When discussing potential anticancer treatments with your doctor, you may hear the term “alkylating agent.”
Also called cytotoxic agents or antineoplastic drugs, alkylating agents are types of chemotherapeutic drugs. They treat certain forms of cancer by stopping tumor DNA from dividing and replicating.
While alkylating agents are among the most commonly used chemotherapies, they also pose a risk of wide-ranging side effects.
Read on to learn about the different classes of alkylating agents and drug types, as well as risks and efficacy rates to consider.
Alkylating agents are used in treating various forms of cancer, but they tend to work best in slow-growing cancers, such as:
- brain tumors
- breast cancer
- lung cancer
- lymphoma, including Hodgkin’s disease
- multiple myeloma
- ovarian cancer
Alkylating agents work by destroying the DNA in cancer cells. This is done by replacing alkyl groups with hydrogen atoms in the DNA so the cells can’t repair themselves. As a result, the lack of functioning DNA prevents cancer cell division and replication.
To help minimize the risk of side effects, oncologists typically give the lowest, most effective dosage.
While many alkylating agents are administered intravenously (through an IV) or via injection, some types are given orally.
Alkyl sulfonates (busulfan)
Busulfan is an injectable alkylating agent mainly used in the treatment of chronic myeloid leukemia (CML). This is a strong drug that causes myelosuppression, a side effect that lowers platelets and blood cell counts.
Ethylenimine and methylenamine derivatives (altretamine, thiotepa)
Also used as injections, these types of alkylating agents are primarily used in the treatment of breast and ovarian cancers. Thiotepa, one brand-name drug in this type, may also be used to treat bladder cancer.
Myelosuppression, or decreased bone marrow activity, is possible with these injections. Other side effects may include reproductive effects such as the absence of menstruation, gastrointestinal issues, and more.
Nitrogen mustards (cyclophosphamide, and others)
Nitrogen mustards are primarily used in the treatment of lymphoma. This includes Hodgkin’s disease.
Several drugs are considered nitrogen mustards, including:
Nitrogen mustards may be used to help prevent cancer cells from replicating during any stage of the cell cycle.
Along with myelosuppression, other risks associated with nitrogen mustards include an increased risk of infection, as well as bone marrow diseases.
Nitrosoureas (carmustine, lomustine)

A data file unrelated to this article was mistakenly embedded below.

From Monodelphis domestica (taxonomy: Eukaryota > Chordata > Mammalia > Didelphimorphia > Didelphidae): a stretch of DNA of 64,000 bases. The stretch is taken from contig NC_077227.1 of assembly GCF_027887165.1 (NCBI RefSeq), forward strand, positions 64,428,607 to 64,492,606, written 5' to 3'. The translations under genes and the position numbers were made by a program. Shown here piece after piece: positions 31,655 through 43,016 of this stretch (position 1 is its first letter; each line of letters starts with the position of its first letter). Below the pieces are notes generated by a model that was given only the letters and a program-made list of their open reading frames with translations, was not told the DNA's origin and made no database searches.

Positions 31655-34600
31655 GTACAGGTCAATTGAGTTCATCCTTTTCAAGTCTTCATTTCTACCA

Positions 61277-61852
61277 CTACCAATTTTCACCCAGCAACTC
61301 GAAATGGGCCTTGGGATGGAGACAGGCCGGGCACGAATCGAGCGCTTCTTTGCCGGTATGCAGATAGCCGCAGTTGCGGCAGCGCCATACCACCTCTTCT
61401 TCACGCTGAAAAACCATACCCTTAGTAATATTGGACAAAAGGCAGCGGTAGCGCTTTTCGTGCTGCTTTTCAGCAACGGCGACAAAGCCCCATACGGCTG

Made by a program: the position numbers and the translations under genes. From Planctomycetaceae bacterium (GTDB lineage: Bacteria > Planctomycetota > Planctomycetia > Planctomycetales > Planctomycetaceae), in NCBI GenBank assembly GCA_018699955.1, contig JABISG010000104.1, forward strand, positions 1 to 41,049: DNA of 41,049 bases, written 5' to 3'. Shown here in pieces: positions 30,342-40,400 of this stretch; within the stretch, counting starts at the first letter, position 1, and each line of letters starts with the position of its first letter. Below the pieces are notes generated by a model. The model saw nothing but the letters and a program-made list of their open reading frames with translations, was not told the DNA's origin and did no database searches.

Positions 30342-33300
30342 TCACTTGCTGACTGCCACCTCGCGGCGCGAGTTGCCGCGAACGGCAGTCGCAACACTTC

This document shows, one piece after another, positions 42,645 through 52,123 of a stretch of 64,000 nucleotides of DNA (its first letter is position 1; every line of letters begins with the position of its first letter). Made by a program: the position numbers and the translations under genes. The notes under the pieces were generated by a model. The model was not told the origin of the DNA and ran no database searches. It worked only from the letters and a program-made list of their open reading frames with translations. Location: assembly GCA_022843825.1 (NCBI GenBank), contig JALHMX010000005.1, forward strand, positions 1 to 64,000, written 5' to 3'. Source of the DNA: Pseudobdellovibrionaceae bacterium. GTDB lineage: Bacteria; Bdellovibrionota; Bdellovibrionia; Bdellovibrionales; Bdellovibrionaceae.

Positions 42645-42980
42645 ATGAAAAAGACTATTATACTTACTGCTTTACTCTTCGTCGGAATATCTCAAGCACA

Potential side effects to consider include myelosuppression, liver damage, and pulmonary toxicity, which affects the lungs.
Platinum-containing antineoplastic agents (carboplatin, cisplatin, oxaliplatin)
Also called platinum coordinating complexes, these drugs work differently from other alkylating agents by destroying the DNA in cancer cells without the use of alkyl groups.
While these agents are primarily used to treat ovarian cancers, oxaliplatin injections are used in stage 3 colon cancer. The other two agents in this category, carboplatin and cisplatin are also delivered via injection.
Your doctor will talk with you about the potential risks of these agents, such as neurotoxicity, gastrointestinal effects, and myelosuppression. Anaphylaxis (a severe allergic reaction) is also possible with oxaliplatin.
Triazenes (dacarbazine, procarbazine, temozolomide)
Triazenes are used to treat a variety of cancers, including brain tumors, melanoma, and Hodgkin’s disease. While dacarbazine and procarbazine are used in injection or intravenous (IV) solutions, temozolomide is a capsule taken by mouth.
Risks associated with triazenes include liver and bone marrow damage, myelosuppression, and severe gastrointestinal symptoms, such as vomiting.
Alkylating agents are a class of drugs among the most commonly used in chemotherapy, either alone or in combination with other therapies. This is due to the fact that they have a long track record of effective results.
Your doctor will recommend a class based on the type of cancer you have, as well as the stage. Overall efficacy and side effects of the anticancer drug will also be considered.
It’s important to talk with your doctor about all types of anticancer drugs available, including chemotherapies. Depending on the type of cancer you have, other chemotherapeutic options may include:
- antitumor antibiotics
- plant alkaloids
- combination chemotherapy
Besides chemotherapy, other anticancer treatment options may include:
Alkylating agents help destroy DNA in cancer cells. Unfortunately, the same processes that prevent cancer cells from multiplying also affect healthy cells in the body. This leads to some of the notorious side effects chemotherapy drugs are known for.
The most common
- hair loss (alopecia)
- reduced blood cell counts (pancytopenia)
- missed periods
- reduced sperm count
- damage to the mucosa lining in the intestines, which may cause nausea, vomiting, and other forms of gastrointestinal upset
With alkylating agents, there’s also an increased risk of bone marrow damage, particularly at high doses. This could lead to leukemia in some people.
To help treat side effects, an oncologist may recommend one or more of the following:
- antiemetics for nausea and vomiting
- intravenous fluids
- magnesium supplements
- monoclonal antibodies
- myeloid growth factors
Using the least, but most effective dose possible can help reduce your risk of side effects. There are also other types of chemotherapy drugs to maximize anticancer treatment.
Alkylating agents are just one type of chemotherapeutic class considered in anticancer treatment. There are several subtypes and related drugs in these agents, and they work by destroying cellular DNA to prevent cancer cells from multiplying.
Your doctor can help you determine if alkylating agents are right for you, based on the cancer type and stage, as well as the potential risks and side effects.